They carry memories. They carry ghosts. They carry a great deal of psychological baggage. “They carried all they could bear, and then some, including a silent awe for the terrible power of the things they carried.” (p. 8). Additionally, they carried many physical objects, some required, others desired, and some superstitious and comfort items. There are also instances of their carrying each other, sometimes alive and often injured or dead.

We’ve all heard that war is hell, and Tim O’Brien uses apt description to drive the point home. Being forced to trust colleagues with their lives is a complex and sometimes insurmountable challenge for many who served in VietNam. Few understood why they were fighting. The men who traditionally go to war are often teenagers and still developing in many ways. Learning to be an adult in the backwoods of VietNam was terrifying. Fear prevailed: “I feared losing the respect of my parents. I feared the law. I feared ridicule and censure.” (p. 45).

The anecdotes highlight how deeply affected and changed the men were after their war experiences. O’Brien illustrates PTSD and other conditions through the characters in the segments of the stories used in this book. Some of the descriptions are gruesome, yet he writes in a way that makes the reader sympathize with troubled and sometimes misguided people.
Interviews with the author indicate that some of the stories are more factual than others. However, he discloses many times that much of the power is in the storytelling itself. “I want you to feel what I felt. I want you to know why story-truth is truer sometimes than happening-truth.” (p. 191).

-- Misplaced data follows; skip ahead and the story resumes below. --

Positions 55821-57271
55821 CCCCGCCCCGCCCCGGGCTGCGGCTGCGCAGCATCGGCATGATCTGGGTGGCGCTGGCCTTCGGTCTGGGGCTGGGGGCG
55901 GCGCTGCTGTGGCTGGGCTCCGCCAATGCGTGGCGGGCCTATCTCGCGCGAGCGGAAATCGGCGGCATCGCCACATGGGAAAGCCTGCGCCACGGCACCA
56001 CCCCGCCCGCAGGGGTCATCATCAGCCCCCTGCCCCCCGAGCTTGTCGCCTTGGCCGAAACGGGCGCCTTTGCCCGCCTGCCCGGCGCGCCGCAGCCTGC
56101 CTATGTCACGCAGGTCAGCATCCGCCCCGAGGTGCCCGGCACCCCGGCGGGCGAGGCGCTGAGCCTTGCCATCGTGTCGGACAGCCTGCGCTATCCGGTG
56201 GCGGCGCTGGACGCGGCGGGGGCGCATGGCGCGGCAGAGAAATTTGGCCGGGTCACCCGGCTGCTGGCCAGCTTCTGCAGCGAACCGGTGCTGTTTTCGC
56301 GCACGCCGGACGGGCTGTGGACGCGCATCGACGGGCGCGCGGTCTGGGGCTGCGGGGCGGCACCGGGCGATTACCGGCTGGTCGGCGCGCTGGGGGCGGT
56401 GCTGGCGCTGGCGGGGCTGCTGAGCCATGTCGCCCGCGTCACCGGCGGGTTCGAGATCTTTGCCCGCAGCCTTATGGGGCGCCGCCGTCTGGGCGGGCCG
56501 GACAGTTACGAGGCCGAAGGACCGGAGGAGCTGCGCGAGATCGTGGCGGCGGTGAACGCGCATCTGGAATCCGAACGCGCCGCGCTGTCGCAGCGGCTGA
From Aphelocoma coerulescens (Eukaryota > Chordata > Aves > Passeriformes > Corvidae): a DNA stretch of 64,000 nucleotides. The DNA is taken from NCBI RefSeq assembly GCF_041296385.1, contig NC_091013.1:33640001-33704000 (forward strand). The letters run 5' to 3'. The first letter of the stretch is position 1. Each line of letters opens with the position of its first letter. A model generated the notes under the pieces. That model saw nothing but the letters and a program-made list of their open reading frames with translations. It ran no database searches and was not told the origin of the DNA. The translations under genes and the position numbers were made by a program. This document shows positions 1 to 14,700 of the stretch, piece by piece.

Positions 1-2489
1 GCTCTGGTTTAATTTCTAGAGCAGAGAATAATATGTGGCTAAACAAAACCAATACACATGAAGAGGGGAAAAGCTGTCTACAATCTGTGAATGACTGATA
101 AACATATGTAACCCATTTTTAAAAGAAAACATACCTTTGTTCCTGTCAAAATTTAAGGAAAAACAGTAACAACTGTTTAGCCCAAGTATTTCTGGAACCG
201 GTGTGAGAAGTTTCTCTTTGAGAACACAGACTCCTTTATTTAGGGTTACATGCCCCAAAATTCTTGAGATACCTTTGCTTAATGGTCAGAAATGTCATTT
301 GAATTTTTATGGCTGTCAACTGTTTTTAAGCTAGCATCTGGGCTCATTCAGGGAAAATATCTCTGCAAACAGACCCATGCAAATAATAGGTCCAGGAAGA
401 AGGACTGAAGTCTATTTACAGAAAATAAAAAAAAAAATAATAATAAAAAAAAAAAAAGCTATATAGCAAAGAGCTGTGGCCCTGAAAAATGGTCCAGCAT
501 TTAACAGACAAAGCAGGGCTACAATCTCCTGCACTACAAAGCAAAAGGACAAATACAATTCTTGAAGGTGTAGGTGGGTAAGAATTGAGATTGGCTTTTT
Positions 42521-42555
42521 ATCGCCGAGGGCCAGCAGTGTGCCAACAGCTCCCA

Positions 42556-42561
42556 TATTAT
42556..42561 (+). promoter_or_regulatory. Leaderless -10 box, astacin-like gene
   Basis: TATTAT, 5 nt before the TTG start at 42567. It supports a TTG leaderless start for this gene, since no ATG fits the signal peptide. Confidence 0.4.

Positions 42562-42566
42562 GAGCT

In this modern classic, we are reminded many times through carefully crafted tales that stories keep culture alive.
See all my reviews at https://quipsandquotes.net/ ( )
  LindaLoretz | Nov 20, 2021 |
The Things They Carried is much more complex than the other war stories I have read. While some of the stories may not be "true" events, they are written to invoke the emotions and changes that war creates. "The Sweetheart of the Song Tra Bong" was the most compelling story, as its bizarre nature lends itself to fiction, but, as O'Brien insists, the most grotesque war stories often contain the most truth. Although the book may be a work of fiction, I believe that it illustrates the truth of war equally, if not better, than nonfiction war novels. ( )
  sophie..cohen | Nov 4, 2021 |
I thought this book was very interesting. In this story, Tim O’brien talks about a lot of stories: before the war, during the war, and after the war. It is different from other war stories because O’brien does not sugar coat his stories. He tells the stories exactly like they were in real life, which I think makes it a lot more interesting. While telling all of these stories, he keeps it interesting for the readers by saying that if you are not in the war, you never know which story is real and which one isn’t. So, when the readers are reading every story, there is some doubt in their minds if what they read is true, or if it is completely made up. ( )
  Jilliangoldman | Nov 4, 2021 |
The Things They Carried tells several different war stories from Tim O'brien in the Vietnam War. O’brien really captures all aspects of war and gets the reader to deeply understand the aspects of war (as best as possible without actually being in one). Each story is different from the next. Some about love, some about death, some being silly, and some being nerve racking. The writing is amazing and I was excited to read the next chapter every time. There are some inappropriate topics and language in the book; I would recommend it to anyone of the age 14 and up. It is a must read. If you are interested in learning more about what it is like to be in a war, this is the book.